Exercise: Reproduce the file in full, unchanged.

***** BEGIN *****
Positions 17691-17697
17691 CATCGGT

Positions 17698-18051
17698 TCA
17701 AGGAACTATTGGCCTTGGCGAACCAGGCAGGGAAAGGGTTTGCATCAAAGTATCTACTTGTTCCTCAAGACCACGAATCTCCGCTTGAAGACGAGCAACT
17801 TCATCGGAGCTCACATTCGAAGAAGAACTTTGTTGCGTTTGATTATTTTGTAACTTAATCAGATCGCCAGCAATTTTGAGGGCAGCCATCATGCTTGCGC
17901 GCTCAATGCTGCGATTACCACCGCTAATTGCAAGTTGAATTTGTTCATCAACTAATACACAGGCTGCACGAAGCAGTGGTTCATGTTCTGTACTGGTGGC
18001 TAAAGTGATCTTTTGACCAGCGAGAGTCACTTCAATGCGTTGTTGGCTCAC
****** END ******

Positions 17691-17697
17691 CATCGGT

Positions 17698-18051
17698 TCA
17701 AGGAACTATTGGCCTTGGCGAACCAGGCAGGGAAAGGGTTTGCATCAAAGTATCTACTTGTTCCTCAAGACCACGAATCTCCGCTTGAAGACGAGCAACT
17801 TCATCGGAGCTCACATTCGAAGAAGAACTTTGTTGCGTTTGATTATTTTGTAACTTAATCAGATCGCCAGCAATTTTGAGGGCAGCCATCATGCTTGCGC
17901 GCTCAATGCTGCGATTACCACCGCTAATTGCAAGTTGAATTTGTTCATCAACTAATACACAGGCTGCACGAAGCAGTGGTTCATGTTCTGTACTGGTGGC
18001 TAAAGTGATCTTTTGACCAGCGAGAGTCACTTCAATGCGTTGTTGGCTCAC